"Other Organics" Company: We make our products in our studio behind our house. It's a really cute shed.
Me: Is your "Studio" certified Organic?
"Other Organics" Company: No - but we use ingredients that are certified organic from another company.
Now this tells me that this company may or may not be following protocols to ensure their products meet the criteria for being USDA Certified Organic. Because they've not gone through the process of having their work-space USDA Certified Organic we cannot know this for sure. This company, whose products are featured in many Baby magazines and used on thousands of babies is not Certified Organic, it just has the word "Organics" in its name. We are asked to trust them based on their word that the products they are making in the shed behind their house are being produced in a trustworthy manner that ensure the Organic materials are not mixing with/being contaminated by non-organic materials.
Because this company is not certified Organic but uses the word "Organics" in its name customers just assume that this company is providing an Organic product that meets all of the standards of Organic production. In reality, this company is not monitored by any agency and we must rely on their word that they are following good protocols.
Brown Barn uses Certified Organic ingredients throughout its line. We also use Organically Grown/Produced ingredients. We do not use the word "Organic" on our front label because we would never want to mislead a customer.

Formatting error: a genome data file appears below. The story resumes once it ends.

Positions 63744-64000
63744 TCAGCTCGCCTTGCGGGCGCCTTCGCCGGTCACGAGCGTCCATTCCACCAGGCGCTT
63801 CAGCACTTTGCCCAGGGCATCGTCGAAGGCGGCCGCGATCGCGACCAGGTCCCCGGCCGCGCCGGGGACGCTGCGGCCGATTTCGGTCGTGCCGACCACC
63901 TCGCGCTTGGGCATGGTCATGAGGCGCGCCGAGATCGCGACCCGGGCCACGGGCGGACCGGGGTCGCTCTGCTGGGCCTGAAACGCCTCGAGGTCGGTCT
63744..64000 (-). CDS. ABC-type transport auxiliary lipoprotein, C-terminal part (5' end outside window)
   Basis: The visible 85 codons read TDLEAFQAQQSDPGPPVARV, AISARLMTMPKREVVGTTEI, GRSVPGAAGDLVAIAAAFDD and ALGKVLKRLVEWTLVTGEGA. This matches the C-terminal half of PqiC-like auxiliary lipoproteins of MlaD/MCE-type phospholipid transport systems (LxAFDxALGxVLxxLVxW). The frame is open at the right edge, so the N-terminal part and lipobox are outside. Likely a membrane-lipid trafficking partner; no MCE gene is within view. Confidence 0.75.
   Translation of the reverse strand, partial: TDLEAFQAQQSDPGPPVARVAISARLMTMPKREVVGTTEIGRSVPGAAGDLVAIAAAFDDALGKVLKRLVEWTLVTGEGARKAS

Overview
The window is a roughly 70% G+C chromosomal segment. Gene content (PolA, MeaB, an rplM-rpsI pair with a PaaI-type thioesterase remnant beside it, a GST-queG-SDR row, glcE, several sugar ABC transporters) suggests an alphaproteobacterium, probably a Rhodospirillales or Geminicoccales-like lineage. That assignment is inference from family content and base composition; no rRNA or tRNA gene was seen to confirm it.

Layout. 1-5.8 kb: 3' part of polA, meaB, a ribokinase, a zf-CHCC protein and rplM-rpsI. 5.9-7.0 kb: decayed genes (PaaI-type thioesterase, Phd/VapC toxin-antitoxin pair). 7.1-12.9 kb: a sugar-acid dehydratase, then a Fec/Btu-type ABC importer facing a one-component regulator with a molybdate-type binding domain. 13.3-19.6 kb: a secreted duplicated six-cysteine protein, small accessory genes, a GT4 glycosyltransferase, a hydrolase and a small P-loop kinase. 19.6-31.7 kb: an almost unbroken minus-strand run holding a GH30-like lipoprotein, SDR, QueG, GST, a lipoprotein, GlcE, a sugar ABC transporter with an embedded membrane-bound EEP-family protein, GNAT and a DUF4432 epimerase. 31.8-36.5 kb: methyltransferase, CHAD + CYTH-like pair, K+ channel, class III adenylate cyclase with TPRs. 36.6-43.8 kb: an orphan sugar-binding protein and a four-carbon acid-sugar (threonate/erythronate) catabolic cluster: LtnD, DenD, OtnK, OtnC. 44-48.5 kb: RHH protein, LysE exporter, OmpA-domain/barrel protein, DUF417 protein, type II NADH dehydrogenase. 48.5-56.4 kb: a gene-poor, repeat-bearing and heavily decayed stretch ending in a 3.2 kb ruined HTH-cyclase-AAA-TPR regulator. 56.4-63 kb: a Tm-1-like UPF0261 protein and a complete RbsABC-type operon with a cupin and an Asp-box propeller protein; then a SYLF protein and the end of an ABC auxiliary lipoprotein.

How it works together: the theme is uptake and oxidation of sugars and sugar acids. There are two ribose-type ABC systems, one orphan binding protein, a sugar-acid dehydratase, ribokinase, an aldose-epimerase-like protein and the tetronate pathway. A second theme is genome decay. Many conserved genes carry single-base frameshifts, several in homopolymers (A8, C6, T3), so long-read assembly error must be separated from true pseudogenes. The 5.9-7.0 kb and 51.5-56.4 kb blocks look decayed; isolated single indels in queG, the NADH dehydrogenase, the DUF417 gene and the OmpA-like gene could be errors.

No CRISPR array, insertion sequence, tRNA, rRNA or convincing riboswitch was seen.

*What is the Difference Between Certified Organic and Organically Grown?
An example of a Certified Organic ingredient is the flowers from a Chamomile plant that is grown in a USDA Certified Organic Greenhouse where all elements are controlled and no chemicals have been used in the greenhouse. An example of an Organically Grown ingredient would be the leaves from a Birch Tree grown in the woods where no chemicals are present or a Chamomile plant grown outside in a field that has not been USDA Certified Organic but whose farmer promised he used no chemicals.
Unfortunately we cannot always just "trust" that everyone is true to their word. Because of this we strongly recommend that if you desire Organic products you either stick to companies that use the USDA Certified Organic mark on their label (it is illegal to use this unless you are indeed Certified Organic) or only purchase from companies you can trust.
Brown Barn hopes to be able to offer USDA Certified Organic products under its Sister Company label "Honest Balance" in the coming year. By becoming certified ourselves we hope to keep our costs down and be able to bring an Organic product to our customers that is affordable and maintains the high quality our customers enjoy from Brown Barn and Brown Burl.
The next time you pick up a product from a company with the word "Organics" in the name look for the USDA Certified Organic seal to be sure you are getting what you are paying for.
Have a great Sunday!
The Brown Barn Company llc